CSUN Astronomy Prof and NASA Colleagues Show Disk Patterns in Space Can Form Without Planets

A team of NASA scientists that includes CSUN astronomy professor Wladimir Lyra, has discovered evidence that disk patterns, often indicators of the formation of new planets, can form on their own. Image courtesy of NASA.

A team of NASA scientists that includes CSUN astronomy professor Wladimir Lyra, has discovered evidence that disk patterns, often indicators of the formation of new planets, can form on their own. Image courtesy of NASA.

Peering far out into the universe, astronomers and astrophysicists look for markers — indicators such as patterns in disks of dust — that might indicate the formation of new planets. Recently, however, a team of NASA scientists that includes California State University, Northridge astronomy professor Wladimir Lyra, has discovered evidence that these disk patterns can form on their own, fed by gas and dust, without the presence of planets.

“In 2013, we discovered that there are features we can explain that do not require planets,” said Lyra, who is also an astrophysicist at NASA’s Jet Propulsion Laboratory (JPL) in Pasadena. “The hypothesis before that was that if you saw anything out of the ordinary, you attributed that to planets. We showed that the interaction between gas and dust by itself can create rings and arcs. Our hypothesis is now one of the leading contenders.”

Alexander Richert, a doctoral student at Penn State University, is the lead author on the new study, which builds on previous simulations created by Lyra and Marc Kuchner, an astrophysicist at NASA’s Goddard Space Flight Center in Maryland. Kuchner presented the findings of the new study on Jan. 11 at the American Astronomical Society meeting in Washington, D.C. The study includes a new factor in disk pattern formation: radiation pressure created by starlight.

“We’re exploring what we think is the leading alternative contender to the planet hypothesis, which is that there’s an instability in the gas and the dust that makes a disk naturally form the patterns,” Kuchner said.

The instability occurs when high-energy ultraviolet starlight strips electrons from clumps of dust grains. Those electrons collide with and heat nearby gas. As the gas warms, pressure increases and traps more dust, which in turn heats more gas. Lyra and his collaborators called the resulting cycle photoelectric instability (PeI). Simulations created by Richert, Lyra and Kuchner show it can eventually create some of the patterns associated with planets.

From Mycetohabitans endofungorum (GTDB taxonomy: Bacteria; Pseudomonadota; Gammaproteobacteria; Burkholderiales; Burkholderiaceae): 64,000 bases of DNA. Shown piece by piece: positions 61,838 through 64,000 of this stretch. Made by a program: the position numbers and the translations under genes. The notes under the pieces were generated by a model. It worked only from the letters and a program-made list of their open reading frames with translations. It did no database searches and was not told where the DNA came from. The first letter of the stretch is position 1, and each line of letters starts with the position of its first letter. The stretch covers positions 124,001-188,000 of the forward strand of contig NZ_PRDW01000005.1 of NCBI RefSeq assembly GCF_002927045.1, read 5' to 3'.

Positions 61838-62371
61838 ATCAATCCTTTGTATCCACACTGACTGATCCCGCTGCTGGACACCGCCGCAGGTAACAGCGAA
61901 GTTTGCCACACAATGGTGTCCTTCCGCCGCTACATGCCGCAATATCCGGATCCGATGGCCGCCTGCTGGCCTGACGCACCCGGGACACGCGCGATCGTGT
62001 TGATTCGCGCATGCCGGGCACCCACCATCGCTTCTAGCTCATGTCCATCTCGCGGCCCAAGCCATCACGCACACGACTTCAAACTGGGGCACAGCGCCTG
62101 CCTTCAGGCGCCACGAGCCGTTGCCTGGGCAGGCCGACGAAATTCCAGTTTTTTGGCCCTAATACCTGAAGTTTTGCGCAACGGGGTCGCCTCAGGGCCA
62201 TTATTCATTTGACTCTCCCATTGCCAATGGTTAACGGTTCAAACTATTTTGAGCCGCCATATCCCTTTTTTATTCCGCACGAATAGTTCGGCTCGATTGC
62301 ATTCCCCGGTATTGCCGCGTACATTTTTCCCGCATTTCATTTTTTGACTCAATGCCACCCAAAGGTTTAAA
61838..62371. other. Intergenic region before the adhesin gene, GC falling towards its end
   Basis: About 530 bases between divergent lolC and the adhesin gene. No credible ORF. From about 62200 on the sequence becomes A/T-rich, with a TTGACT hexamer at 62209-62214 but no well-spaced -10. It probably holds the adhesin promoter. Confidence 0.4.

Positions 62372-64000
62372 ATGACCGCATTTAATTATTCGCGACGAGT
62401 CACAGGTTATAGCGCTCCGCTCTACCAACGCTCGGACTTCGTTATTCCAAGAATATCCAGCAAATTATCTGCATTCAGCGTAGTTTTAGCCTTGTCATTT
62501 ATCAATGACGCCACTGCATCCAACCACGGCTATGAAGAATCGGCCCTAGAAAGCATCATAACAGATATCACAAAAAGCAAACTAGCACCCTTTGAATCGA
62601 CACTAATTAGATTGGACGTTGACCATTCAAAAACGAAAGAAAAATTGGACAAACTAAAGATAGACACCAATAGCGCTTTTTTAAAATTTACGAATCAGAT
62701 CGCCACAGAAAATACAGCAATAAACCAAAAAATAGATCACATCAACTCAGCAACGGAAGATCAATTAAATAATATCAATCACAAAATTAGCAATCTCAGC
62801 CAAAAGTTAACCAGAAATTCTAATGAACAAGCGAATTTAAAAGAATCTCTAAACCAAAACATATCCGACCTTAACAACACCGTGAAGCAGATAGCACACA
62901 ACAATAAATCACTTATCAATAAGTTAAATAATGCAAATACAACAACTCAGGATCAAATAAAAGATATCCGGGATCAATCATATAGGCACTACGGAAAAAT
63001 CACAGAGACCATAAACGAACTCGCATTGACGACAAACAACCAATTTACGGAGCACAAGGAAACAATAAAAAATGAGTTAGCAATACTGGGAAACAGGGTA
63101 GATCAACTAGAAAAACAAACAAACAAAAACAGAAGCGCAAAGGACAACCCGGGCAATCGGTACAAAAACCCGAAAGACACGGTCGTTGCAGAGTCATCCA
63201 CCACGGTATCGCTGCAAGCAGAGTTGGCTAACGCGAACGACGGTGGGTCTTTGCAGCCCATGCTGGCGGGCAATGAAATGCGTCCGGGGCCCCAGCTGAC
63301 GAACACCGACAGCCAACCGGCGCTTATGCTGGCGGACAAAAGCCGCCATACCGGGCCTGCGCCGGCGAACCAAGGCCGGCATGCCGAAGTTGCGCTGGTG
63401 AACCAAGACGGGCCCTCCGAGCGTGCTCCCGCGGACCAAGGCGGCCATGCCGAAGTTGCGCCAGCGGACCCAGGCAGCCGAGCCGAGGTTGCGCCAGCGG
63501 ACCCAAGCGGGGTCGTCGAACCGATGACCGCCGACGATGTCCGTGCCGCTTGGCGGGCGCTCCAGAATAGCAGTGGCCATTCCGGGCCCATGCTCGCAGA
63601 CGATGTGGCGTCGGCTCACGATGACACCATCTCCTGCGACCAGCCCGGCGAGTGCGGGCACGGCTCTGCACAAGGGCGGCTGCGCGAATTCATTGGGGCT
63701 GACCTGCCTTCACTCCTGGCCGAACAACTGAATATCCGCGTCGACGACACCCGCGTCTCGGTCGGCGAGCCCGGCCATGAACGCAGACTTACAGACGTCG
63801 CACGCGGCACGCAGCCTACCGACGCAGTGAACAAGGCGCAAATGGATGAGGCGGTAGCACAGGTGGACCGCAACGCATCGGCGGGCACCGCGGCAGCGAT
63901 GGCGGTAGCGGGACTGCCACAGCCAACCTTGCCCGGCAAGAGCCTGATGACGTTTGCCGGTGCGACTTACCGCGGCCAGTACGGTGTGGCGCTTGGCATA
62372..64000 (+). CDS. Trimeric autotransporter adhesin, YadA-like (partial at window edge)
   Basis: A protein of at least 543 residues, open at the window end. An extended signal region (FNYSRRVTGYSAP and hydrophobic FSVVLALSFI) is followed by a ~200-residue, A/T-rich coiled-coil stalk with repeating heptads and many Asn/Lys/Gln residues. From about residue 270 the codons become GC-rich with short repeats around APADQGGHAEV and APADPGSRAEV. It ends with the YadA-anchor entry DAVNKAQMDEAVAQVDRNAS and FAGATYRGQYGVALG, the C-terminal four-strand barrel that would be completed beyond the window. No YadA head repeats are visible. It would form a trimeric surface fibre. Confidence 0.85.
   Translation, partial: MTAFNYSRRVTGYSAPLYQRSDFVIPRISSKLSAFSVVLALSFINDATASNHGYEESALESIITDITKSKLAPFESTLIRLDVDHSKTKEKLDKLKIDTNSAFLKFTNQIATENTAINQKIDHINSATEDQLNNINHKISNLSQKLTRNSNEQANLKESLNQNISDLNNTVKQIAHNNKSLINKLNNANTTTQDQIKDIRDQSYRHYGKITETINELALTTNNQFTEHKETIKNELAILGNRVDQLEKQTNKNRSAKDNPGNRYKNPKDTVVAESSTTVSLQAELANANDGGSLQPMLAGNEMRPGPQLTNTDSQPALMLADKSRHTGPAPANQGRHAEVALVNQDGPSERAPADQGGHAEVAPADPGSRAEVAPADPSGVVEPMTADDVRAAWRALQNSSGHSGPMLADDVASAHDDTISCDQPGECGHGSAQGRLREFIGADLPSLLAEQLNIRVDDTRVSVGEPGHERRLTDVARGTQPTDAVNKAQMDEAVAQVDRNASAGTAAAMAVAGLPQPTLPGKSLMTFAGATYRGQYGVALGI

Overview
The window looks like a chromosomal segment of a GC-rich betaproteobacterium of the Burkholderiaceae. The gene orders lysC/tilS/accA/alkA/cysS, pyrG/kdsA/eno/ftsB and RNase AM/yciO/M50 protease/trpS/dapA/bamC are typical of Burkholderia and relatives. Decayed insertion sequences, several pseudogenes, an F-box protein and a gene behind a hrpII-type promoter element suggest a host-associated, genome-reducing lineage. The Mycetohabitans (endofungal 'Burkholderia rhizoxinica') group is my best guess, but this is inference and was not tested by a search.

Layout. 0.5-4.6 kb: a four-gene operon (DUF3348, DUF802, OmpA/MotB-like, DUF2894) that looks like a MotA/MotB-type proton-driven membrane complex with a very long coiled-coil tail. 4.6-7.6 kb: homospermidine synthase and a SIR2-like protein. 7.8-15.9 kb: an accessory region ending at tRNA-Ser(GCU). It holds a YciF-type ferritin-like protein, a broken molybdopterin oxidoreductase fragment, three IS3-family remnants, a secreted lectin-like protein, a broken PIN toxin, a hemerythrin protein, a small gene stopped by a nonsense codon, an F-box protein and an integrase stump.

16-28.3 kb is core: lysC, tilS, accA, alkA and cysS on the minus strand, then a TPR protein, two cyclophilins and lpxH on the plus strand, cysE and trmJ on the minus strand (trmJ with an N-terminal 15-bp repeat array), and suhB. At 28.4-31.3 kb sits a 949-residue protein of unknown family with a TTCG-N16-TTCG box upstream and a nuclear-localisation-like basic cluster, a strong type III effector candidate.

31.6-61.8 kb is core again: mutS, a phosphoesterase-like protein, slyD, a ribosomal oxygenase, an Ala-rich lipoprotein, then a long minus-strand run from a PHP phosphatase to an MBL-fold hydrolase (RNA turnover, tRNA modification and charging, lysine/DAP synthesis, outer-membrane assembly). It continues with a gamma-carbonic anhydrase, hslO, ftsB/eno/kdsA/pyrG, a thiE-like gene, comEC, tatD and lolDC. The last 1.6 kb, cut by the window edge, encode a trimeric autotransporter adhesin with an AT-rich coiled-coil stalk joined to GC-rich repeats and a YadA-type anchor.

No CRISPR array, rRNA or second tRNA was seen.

Wladimir Lyra

Wladimir Lyra

Exoplanet hunters watch stars for a few key signs that there might be planets in orbit, such as changes in the color and brightness of the starlight. For young stars, which are often surrounded by disks of dust and gas, scientists look for patterns in the debris that might be caused by an orbiting world, such as rings, arcs and spirals.

“Carl Sagan used to say, ‘Extraordinary claims require extraordinary evidence,’” Lyra said. “I feel we are sometimes too quick to jump to the idea that the structures we see are caused by planets. That is what I consider an extraordinary claim. We need to rule out everything else before we claim that.

“For a long time, people were assuming there were planets even though they didn’t see planets,” he continued. “We also observed huge spiral patterns, like you see in galaxies – those beautiful arms. Alex [Richert] showed that those spirals can be reproduced.”

Lyra and Richert began their collaboration in 2013 while Lyra was a postdoctoral scholar at JPL. Later that year, Lyra and Kuchner found that PeI could explain the rings seen in disks. The researchers modeled how radiation pressure and PeI can affect the movement of dust and gas when working in tandem. They found that the way PeI manifests in different patterns also depends on the physical properties of the dust and gas.

The 2013 simulations of PeI explained how dust and gas can interact to create rings and arcs, such as those observed around the star HD 1414569A. By including radiation pressure, the team’s 2017 models show how these two factors can create spirals like the ones observed around the same star.

“We are advancing the goal of turning these observations into probes [for] planets,” Lyra said. “We are also helping to find planets, because we are improving on our theoretical understanding — to finding planets and isolating planet signatures from the noise.

“As with many theories, the way we built it has been incremental. With this paper, we’ve added another layer.”

Lyra, Kuchner and Richert said that next, they hope to factor in other variables in their simulations, such as turbulence and different types of dust and gas, as well as how those factors might contribute to pattern formation around different types of stars.

Lyra noted that one of his graduate students at CSUN is working on these models, exploring what happens when a gas planet interacts with dust.

“This has been very rewarding, because we are [building] a theory from scratch,” Lyra said of the work with his student researchers and NASA colleagues. “Sometimes we find something entirely new. With the rings, it was exactly that.

“In a way, it is a bit like sailing as an explorer,” he said. “Columbus sailed west to reach India, and he found the Americas. It is a bit like that — you set sail and you think you know where you’re going, and you end up at a completely new place.”

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